The 2017 NFL draft is finally upon us. Thursday night kicks off the first round of the draft, which will extend through Saturday in Philadelphia City Hall. For the past four months or so, prospects have spent countless hours training and meeting with teams.
It’s weird, but we’ve mostly grown accustomed to this by now.
Having said that, there have been a few times when a team legitimately missed the clock and had to wait to submit its pick. The most famous example happened in the 2003 draft. The Minnesota Vikings held the No. 7 overall pick and reportedly tried to trade down, but the clock ran out before they could finalize their decision. The Jacksonville Jaguars and Carolina Panthers jumped up a spot apiece and went ahead with their picks, while the Vikings were bumped back to No. 9 before selecting defensive tackle Kevin Williams.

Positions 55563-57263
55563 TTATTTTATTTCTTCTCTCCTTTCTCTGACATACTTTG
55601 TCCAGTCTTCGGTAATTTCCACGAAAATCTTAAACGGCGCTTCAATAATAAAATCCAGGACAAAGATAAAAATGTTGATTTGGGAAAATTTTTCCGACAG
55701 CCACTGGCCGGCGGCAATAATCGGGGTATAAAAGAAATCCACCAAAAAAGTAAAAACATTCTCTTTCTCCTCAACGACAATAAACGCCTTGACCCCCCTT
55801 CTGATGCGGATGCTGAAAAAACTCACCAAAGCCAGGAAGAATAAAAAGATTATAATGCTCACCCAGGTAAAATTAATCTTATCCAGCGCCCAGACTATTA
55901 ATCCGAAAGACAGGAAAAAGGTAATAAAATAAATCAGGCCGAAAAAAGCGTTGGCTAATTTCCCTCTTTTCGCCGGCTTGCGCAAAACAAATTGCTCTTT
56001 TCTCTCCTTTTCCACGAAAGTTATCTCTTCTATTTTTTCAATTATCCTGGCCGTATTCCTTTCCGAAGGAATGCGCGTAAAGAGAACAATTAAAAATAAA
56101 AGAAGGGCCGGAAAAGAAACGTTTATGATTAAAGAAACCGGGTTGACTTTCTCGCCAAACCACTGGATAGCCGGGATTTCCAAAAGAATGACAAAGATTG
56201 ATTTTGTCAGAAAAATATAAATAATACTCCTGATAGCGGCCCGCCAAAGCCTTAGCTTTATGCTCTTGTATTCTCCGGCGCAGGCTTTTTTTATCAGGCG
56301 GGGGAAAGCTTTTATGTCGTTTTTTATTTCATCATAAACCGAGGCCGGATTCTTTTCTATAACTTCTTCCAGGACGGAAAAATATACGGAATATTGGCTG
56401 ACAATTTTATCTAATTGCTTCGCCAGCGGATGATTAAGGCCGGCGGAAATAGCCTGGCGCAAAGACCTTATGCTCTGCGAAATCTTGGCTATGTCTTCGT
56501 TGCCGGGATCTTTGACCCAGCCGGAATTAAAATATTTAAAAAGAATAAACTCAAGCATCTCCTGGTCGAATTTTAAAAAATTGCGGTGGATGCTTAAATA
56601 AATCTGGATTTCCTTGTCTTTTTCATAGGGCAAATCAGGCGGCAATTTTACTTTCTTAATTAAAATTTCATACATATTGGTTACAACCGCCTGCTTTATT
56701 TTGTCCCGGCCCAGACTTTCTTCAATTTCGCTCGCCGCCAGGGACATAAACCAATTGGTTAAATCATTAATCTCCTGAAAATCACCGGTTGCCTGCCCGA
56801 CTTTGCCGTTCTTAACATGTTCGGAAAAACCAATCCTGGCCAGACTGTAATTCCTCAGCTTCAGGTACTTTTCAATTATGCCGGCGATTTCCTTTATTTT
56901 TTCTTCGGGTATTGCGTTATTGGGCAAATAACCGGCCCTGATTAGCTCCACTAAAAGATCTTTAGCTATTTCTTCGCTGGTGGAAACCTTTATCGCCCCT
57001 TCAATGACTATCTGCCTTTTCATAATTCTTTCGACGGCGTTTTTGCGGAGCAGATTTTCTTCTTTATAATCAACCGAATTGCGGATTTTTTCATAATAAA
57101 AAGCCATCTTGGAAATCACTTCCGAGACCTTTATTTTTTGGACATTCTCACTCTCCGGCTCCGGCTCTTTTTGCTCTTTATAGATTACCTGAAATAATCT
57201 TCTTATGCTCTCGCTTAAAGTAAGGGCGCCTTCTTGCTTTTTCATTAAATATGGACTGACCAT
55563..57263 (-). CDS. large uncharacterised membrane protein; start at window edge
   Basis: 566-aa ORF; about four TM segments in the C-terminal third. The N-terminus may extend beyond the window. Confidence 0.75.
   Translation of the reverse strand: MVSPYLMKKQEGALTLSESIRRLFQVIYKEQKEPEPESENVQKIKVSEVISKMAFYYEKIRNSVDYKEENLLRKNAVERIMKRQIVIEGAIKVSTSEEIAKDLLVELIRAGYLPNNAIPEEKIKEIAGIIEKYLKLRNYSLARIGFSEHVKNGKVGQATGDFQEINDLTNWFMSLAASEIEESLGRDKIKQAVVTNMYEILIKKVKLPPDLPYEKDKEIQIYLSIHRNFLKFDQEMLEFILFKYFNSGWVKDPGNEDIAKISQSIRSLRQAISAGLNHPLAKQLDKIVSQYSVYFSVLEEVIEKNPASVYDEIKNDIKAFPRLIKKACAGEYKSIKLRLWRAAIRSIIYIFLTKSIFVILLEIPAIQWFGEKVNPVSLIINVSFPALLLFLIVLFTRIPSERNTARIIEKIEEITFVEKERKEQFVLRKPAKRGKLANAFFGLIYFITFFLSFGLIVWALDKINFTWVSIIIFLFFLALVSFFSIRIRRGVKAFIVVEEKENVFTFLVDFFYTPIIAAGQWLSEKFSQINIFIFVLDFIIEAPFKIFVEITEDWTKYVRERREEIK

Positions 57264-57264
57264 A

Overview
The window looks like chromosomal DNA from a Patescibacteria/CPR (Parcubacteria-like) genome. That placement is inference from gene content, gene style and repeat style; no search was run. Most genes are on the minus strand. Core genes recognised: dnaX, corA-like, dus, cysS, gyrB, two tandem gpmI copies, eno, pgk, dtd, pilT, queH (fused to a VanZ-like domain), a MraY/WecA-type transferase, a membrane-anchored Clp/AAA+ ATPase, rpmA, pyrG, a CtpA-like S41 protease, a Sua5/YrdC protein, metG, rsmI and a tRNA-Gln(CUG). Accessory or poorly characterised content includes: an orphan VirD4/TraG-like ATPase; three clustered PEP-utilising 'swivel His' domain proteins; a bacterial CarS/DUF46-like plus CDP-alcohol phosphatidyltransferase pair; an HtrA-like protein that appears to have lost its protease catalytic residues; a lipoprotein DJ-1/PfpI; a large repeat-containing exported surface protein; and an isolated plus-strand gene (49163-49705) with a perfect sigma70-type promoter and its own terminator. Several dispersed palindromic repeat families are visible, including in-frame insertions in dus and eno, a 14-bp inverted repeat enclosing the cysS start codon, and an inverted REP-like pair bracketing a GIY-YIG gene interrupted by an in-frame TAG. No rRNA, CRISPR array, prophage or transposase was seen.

Another draft clock gaffe happened in 2011, when the Baltimore Ravens failed to complete a trade in time to beat the clock. The Kansas City Chiefs moved up one spot to No. 26 to make their pick, and the Ravens had to drop down to No. 27.
So despite the drawn-out nature and apparent fudging, the draft clock is legitimate, and teams do have a hard deadline by which to make a decision before that time runs out. Remember that when you’re watching the draft this year and wondering why it goes way longer than 10 minutes to announce MLB Cheap Jerseys a first-round pick.
Even when the league and networks try to drag this thing out Cheap Jordan Jerseys as long as possible, we can be ensured that, indeed, the pick is in.